Right where the centre dissolves into residential West, odd-couple Westerpark and Westergas form a peaceful yet thrilling oasis of nature and entertainment.

Westerpark: Where nature meets culture 

Amsterdam’s parks stick to a tried and true formula: a mildly tamed natural look, ponds inhabited by hungry ducks, lonely herons and angry water hens, and vast expanses of manicured lawn where people can spread picnic blankets on sunny days. Of a kindred spirit but more human-sized than big brothers Vondelpark and Rembrandtpark, Westerpark is a welcome break at the end of Haarlemmerdijk, where the effervescence of the city centre meets the more residential Western District. 

A peaceful abode, its romantic centerpiece is a pond with a fountain, surrounded by benches and framed by centenarian trees and willows that rake at the ground. Elderly locals stop their bikes for a quiet chat while throwing bread to the seagulls, and families walk their dogs or watch their kids scoot along the winding dirt paths.

Westerpark Amsterdam by Cecile Obertop

History of the park 

Westerpark was actually the first municipal park of Amsterdam, originally named Westerplantsoen (Western Garden). It was constructed in 1845 in this emerging working-class neighbourhood as a breath of fresh air from the industrial pollution of the growing city. In 1891 the garden was torn down to make room for the relocated Western Canal, and today’s Westerpark was born. Behind it still stand the old gasworks, the largest gas extraction plant of the Netherlands at the end of the 19th century, which closed down in 1967 after natural gas was discovered in the North Sea.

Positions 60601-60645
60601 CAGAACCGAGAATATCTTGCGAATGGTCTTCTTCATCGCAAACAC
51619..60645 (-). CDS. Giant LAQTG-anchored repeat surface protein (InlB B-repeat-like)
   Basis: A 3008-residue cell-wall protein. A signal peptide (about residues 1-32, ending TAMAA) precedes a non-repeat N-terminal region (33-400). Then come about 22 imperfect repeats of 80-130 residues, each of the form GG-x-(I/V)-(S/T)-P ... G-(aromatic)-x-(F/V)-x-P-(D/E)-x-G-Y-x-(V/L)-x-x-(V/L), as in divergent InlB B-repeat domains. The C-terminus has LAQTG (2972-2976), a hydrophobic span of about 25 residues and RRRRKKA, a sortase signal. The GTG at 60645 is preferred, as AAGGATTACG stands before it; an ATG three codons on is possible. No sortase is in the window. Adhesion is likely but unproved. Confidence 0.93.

Designed by renowned architect Isaac Gosschalk in popular Dutch neo-renaissance style, the thirteen remaining buildings of the gas plant were used as storage until they gained the status of national monuments in 1989. As new life was infused into the area by artists flocking to exhibit their work in the beautiful red bricked, uncannily symmetrical buildings, the municipality turned its attention to cleaning up the grounds which were heavily polluted with by-products of gas production: tar, cyanide and other mineral oils. It took years to rid the soil of the toxic substances, but envisioning a larger park made sense as the area was gaining in popularity, and the adjacent neighbourhoods of Spaarndammerbuurt and Staatsliedenbuurt, officially part of the ‘Westerpark’ neighbourhood, were gentrifying and developing a cultural life of their own. Museum Het Schip, a magnificent example of Amsterdamse School architecture, opened in 2001. 

Westergas: A cultural powerhouse

In 2003, the vision of Kathryn Gustafson, the American landscape architect who was hired to remodel the area, was finally completed: traditional Westerpark was extended into the Westergas, with a modern pond where children can play on hot summer days while their parents rest on the concrete beach or nearby sprawling lawn. Trees were planted and alleys drawn along the historical buildings, which artistic, avant-garde momentum of the 90s was respected: the Westergas has become a powerhouse of culture and entertainment, with an easy-going and independent flair. 

Since 2010, under the helm of director Mark de Kruijk, it has become home to as many small, local pop-up events as huge international festivals. That’s what is most fabulous about the place: it will welcome crafts markets such as the Sunday Markets (every first Sunday of the month) and locals’ favourite NeighbourFood Market, but it has also become the venue of choice for monumental events where international crowds will flock, such as Amsterdam Fashion Week and the Unseen Photo Festival, hosted in stunning and unique, shiny metal cylinder Gashouder. ‘How wonderful that the Meijer family saved these buildings from demolition,’ says De Kruijk. ‘There are so many great spots here: amazing coffee at the Espressofabriek and De Bakkerswinkel, delicious lunch at Algerian cuisine Rainarai or fresh seafood at Mossel & Gin.’ 

Permanent fixtures of the culture park also include trendy bars (Troost Brewery for the beer lovers, Wester Wijnfabriek for the wine aficionados) and a slew of entertainment venues: dance club Westerunie, art-house cinema Het Ketelhuis, the North Sea Jazz Club - which boasts a fabulous line up of musicians year-round -, and TV Studios DutchView where ultra-popular live show De Wereld Draait Door (‘The World Goes On’) is produced.

Edwin van Eis